Kubernetes is a popular open-source platform used for container orchestration. However, one of the key challenges when running stateful applications on Kubernetes is managing storage. Moreover, Kubernetes provides two primary objects for managing storage: PersistentVolume (PV) and PersistentVolumeClaim (PVC).
In this tutorial, we’ll discuss the difference between PV and PVC and provide examples to illustrate their usage.
2. What Is a PersistentVolume (PV)?
A PersistentVolume (PV) is a Kubernetes resource that represents a piece of storage in a cluster. It’s a cluster-wide resource that can be used by multiple pods in a Kubernetes cluster. It can be created in a number of ways, including statically provisioning a volume, dynamically provisioning a volume, or importing an existing volume.
A PV is a way to decouple the storage from the pod, allowing the pod to access the storage independently of the pod’s lifecycle. PVs are designed to be used by multiple pods, which means that they can have a lifecycle independent of any pod that uses them.
Here’s an example of a PV YAML definition:
In this example, we create a PV with a capacity of 10GB and set its access mode to ReadWriteOnce, enabling a single node to mount the volume as read-write.
We can see that the PV has a persistentVolumeReclaimPolicy of Retain, which signifies that the PV won’t be deleted automatically when the PVC is deleted. Also, we set the storageClassName to slow, enabling PVCs to request storage from this PV using the same storage class name.
3. What Is a PersistentVolumeClaim (PVC)?
A PersistentVolumeClaim (PVC) is a Kubernetes resource that represents a request for storage by a pod. It can specify requirements for storage, such as the size, access mode, and storage class. Kubernetes uses the PVC to find an available PV that satisfies the PVC’s requirements.
A PVC is created by a pod to request storage from a PV. Once a PVC is created, it can be mounted as a volume in a pod. The pod can then use the mounted volume to store and retrieve data.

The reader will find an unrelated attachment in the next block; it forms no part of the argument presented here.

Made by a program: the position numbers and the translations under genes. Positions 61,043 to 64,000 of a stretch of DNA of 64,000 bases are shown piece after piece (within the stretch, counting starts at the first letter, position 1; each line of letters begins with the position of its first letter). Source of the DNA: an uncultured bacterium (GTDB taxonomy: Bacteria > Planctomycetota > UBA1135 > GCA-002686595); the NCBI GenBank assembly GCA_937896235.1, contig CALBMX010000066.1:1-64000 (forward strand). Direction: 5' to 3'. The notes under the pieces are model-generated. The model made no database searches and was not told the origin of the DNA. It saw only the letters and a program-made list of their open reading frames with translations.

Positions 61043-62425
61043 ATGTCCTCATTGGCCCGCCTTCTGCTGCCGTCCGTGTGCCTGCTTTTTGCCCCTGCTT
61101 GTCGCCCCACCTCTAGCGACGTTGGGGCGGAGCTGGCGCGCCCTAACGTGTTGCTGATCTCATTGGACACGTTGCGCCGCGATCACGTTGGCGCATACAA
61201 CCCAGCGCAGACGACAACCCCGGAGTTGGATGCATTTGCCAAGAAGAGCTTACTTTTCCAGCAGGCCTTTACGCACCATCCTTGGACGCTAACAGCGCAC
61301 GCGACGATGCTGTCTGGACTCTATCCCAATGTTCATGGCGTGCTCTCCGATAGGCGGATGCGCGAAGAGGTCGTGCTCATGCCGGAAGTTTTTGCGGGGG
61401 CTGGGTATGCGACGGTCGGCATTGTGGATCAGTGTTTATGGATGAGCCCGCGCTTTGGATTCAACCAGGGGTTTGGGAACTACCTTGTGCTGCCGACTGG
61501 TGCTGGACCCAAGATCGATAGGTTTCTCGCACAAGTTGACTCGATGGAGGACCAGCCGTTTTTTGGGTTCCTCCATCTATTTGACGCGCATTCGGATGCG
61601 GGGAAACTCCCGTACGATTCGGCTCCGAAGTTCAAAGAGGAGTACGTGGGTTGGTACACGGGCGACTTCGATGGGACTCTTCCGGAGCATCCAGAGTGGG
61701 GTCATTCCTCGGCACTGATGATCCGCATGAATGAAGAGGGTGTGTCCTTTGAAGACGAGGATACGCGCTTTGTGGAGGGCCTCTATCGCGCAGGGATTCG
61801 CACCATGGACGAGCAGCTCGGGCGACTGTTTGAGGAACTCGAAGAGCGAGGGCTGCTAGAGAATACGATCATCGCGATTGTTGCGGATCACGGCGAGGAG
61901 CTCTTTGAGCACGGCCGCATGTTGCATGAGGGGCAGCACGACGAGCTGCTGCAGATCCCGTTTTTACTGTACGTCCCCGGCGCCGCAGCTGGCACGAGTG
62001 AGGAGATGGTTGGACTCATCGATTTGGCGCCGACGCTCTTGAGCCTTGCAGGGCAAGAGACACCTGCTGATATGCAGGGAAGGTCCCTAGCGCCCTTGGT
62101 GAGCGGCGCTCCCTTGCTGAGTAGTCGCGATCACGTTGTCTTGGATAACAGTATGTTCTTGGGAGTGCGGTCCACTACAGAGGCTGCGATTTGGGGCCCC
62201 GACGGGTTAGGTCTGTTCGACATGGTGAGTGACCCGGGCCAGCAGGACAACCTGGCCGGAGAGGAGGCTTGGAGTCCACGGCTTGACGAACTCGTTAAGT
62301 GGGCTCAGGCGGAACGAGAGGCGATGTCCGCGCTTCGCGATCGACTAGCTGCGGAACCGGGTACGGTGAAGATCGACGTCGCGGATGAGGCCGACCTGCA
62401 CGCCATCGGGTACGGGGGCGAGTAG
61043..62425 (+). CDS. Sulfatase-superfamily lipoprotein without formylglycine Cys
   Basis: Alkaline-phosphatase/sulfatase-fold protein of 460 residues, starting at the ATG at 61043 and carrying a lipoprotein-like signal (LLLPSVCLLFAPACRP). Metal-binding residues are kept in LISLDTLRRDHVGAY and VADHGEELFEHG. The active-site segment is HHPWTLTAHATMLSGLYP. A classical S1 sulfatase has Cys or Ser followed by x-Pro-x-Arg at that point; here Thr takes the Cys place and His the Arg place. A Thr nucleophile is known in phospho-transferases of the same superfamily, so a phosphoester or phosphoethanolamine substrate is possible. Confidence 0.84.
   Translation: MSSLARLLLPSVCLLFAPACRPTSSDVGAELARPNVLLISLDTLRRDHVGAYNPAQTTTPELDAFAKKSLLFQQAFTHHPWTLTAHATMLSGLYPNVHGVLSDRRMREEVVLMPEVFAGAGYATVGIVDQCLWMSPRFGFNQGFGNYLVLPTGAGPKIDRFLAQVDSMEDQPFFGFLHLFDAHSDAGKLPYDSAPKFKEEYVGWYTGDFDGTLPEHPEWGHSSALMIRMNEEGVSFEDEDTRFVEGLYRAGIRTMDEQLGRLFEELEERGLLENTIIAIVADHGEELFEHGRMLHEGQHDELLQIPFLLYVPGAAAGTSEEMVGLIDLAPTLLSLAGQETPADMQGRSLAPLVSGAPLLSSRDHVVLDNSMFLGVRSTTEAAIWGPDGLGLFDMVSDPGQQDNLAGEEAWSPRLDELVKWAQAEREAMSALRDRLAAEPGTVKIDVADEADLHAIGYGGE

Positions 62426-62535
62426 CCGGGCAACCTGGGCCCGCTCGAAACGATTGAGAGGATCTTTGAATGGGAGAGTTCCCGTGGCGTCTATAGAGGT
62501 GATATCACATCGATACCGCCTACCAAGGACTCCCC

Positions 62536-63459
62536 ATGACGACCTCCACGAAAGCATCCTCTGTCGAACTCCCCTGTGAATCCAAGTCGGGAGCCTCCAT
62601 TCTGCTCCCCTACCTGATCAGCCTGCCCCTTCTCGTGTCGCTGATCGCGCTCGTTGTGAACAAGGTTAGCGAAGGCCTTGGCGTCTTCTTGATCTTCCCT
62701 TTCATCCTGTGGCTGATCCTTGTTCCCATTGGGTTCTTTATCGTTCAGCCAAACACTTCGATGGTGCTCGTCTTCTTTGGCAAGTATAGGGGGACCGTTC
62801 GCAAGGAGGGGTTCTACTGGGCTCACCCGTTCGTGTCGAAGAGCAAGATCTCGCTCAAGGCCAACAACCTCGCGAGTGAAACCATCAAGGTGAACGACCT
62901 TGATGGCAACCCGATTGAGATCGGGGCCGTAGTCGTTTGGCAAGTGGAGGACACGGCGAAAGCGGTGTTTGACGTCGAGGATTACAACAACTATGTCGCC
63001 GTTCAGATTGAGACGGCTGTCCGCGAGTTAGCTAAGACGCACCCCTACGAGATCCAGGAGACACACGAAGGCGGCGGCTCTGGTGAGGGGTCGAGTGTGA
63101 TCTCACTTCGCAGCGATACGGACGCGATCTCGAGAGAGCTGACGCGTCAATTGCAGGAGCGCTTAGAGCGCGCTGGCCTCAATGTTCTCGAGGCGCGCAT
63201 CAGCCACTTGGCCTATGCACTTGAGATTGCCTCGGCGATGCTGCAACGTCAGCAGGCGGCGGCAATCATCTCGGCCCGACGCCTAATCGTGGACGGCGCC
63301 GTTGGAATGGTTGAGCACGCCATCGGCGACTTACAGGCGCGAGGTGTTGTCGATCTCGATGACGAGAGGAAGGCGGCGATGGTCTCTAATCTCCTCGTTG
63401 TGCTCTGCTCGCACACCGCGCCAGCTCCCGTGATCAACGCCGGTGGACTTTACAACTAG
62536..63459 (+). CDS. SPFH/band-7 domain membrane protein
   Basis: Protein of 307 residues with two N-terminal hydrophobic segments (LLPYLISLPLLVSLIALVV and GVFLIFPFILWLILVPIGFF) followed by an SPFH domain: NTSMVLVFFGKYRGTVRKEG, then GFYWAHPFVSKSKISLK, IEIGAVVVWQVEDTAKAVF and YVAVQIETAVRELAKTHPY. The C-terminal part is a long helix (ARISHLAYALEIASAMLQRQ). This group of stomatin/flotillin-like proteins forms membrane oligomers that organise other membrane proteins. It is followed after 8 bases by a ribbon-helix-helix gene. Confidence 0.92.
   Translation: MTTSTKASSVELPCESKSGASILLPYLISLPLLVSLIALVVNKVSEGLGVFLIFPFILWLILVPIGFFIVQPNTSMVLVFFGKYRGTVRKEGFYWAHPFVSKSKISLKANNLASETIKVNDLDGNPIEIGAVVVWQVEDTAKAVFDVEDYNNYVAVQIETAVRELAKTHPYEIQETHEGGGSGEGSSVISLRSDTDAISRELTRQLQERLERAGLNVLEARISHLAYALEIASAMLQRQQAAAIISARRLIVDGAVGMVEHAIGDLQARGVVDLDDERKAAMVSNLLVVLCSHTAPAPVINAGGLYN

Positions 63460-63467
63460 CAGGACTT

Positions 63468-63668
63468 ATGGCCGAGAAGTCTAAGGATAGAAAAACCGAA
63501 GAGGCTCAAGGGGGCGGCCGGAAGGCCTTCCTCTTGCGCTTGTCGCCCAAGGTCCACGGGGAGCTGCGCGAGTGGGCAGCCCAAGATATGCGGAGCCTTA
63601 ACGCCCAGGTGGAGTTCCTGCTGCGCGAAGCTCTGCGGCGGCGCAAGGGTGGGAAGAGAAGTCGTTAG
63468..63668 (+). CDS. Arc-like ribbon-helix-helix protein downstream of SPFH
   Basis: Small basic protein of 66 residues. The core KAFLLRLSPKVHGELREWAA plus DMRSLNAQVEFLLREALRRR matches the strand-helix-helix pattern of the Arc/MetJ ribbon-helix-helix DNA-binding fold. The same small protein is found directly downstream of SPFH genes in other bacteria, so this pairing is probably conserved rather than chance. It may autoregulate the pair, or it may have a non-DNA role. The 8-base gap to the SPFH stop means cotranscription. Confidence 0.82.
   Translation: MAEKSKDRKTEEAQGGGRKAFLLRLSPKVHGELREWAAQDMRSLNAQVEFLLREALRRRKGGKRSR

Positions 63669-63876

Let’s see an example of a PVC YAML definition:
With this YAML file, we create a PVC requesting 5GB of storage with an access mode of ReadWriteOnce. We set the storageClassName to slow, enabling Kubernetes to match a PV with the PVC’s storage class name.
4. Difference Between PV and PVC
The main difference between PV and PVC is that PV represents a piece of storage in a cluster, while PVC represents a request for storage by a pod.
Here are some other differences between PV and PVC:
|Multiple pods in a cluster can use it
|Represents a pod’s request for storage in a namespace
|Can create it statically, dynamically, or import it
|Created by a pod to request storage from a PV
|Has a lifecycle independent of any using pod
|Tied to the pod’s lifecycle
|Can configure with access mode, persistentVolumeReclaimPolicy, and storageClassName
|Can specify storage requirements such as size, access mode, and storage class
|Multiple pods can access it
|Only the requesting pod can access it
5. PV and PVC Example
Let’s look at an example of how to use PV and PVC in Kubernetes. We’ll create a PVC that requests storage from a PV, and then use the PVC to mount the volume in a pod.
First, we’ll generate the PV by statically provisioning a volume with the following specifications:
Next, we’ll create the PVC that requests storage from the PV:
Finally, we’ll create a pod that uses the PVC as a volume:
- name: nginx
- name: storage
- name: storage
We started by creating a PV with a capacity of 1GB and an access mode of ReadWriteOnce. Afterward, we proceeded to create a PVC that requests 1GB of storage with the same access mode. Finally, to use the PVC as a volume, we created a pod that mounted it at /data.
In this article, we saw two essential Kubernetes resources that are utilized for managing storage. Firstly, PV represents a piece of storage in a cluster, whereas PVC represents a request for storage by a pod.
Additionally, we learned that while there are similarities between these two resources, they also have significant differences in terms of scope, provisioning, lifecycle, configuration, and access.
By understanding the distinctions between PV and PVC, we can make more informed decisions about how to efficiently manage storage in our Kubernetes clusters.